It’s fairly well known that the rhinoceroses is an endangered family of heavy-set, small brained mammals with herbivorous diets and bad eyesight. It’s also fairly common knowledge that the black market price for rhino horns rivals that of good old gold. Less well known is what baby rhinos sound like when they’re hungry. Thanks to the Internet, this knowledge is now yours for the taking. In this video, two young rhinos recently orphaned by poachers let their nutritional needs be known to their caretakers.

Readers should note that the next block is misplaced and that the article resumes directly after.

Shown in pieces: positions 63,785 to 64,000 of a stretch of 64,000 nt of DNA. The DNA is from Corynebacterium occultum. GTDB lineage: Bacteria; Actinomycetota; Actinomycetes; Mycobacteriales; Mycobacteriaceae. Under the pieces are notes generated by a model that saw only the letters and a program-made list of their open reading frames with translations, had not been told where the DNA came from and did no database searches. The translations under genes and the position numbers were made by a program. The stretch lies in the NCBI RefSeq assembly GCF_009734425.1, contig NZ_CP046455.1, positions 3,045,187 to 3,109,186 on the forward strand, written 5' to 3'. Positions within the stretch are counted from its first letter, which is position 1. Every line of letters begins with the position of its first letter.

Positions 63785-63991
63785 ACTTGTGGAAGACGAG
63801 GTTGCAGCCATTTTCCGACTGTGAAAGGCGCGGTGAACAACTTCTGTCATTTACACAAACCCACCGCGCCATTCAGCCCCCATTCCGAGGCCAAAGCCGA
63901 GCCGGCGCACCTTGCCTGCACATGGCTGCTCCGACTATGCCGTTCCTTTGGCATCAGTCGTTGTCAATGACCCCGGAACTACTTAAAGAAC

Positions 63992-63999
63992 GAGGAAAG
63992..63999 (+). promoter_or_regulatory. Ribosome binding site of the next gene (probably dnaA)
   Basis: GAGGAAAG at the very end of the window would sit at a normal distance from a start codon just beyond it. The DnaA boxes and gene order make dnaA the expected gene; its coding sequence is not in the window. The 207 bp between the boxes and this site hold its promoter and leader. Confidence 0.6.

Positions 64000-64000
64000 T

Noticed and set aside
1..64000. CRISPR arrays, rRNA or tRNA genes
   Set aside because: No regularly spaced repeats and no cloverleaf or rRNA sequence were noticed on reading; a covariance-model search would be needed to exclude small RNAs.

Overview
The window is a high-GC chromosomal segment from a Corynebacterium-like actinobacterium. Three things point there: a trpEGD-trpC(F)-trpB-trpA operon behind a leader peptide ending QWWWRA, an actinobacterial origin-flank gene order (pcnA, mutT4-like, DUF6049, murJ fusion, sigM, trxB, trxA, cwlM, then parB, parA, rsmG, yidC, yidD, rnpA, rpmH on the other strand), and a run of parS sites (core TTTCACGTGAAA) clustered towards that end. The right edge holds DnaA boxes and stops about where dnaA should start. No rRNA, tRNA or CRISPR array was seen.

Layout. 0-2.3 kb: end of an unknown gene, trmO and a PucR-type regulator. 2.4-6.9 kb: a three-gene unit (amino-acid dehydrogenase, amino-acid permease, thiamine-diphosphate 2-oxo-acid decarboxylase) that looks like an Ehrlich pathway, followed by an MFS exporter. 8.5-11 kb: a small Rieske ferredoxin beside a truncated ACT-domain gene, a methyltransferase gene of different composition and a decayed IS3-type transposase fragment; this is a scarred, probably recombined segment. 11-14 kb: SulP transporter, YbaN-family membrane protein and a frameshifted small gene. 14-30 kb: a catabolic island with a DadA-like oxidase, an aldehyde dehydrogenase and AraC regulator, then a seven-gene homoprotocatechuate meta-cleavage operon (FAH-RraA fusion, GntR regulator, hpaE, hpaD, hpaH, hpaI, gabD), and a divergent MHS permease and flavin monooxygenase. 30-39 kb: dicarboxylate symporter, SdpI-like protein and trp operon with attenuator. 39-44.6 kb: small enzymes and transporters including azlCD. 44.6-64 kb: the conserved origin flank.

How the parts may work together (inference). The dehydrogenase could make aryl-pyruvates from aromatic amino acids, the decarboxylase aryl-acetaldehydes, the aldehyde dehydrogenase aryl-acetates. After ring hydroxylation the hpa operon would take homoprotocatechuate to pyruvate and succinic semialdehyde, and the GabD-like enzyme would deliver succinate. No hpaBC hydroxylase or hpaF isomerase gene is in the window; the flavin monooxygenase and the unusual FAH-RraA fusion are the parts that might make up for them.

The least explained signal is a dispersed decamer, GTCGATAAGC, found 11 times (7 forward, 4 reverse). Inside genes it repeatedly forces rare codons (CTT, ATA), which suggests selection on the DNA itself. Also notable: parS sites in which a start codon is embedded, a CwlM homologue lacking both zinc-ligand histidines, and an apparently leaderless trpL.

Endangered due to quackery
The endangerment of the rhinos is caused by their horns being attractive for ornamental purposes and use in “traditional medicine”. Rhino horns are exceptionally hard. Unlike other horns found in animals, rhino horns aren’t only covered with but built entirely of keratin, a protein we humans sport in our outermost skin layer, hairs and nails. It’s this special quality that’s contributed to several rhino subspecies appearing on the IUCN Red List of critically endangered animals. The easiest way to get them off this list is to kill the trade. So, if you’re ever offered rhino body parts, do the right thing and report the seller to the authorities.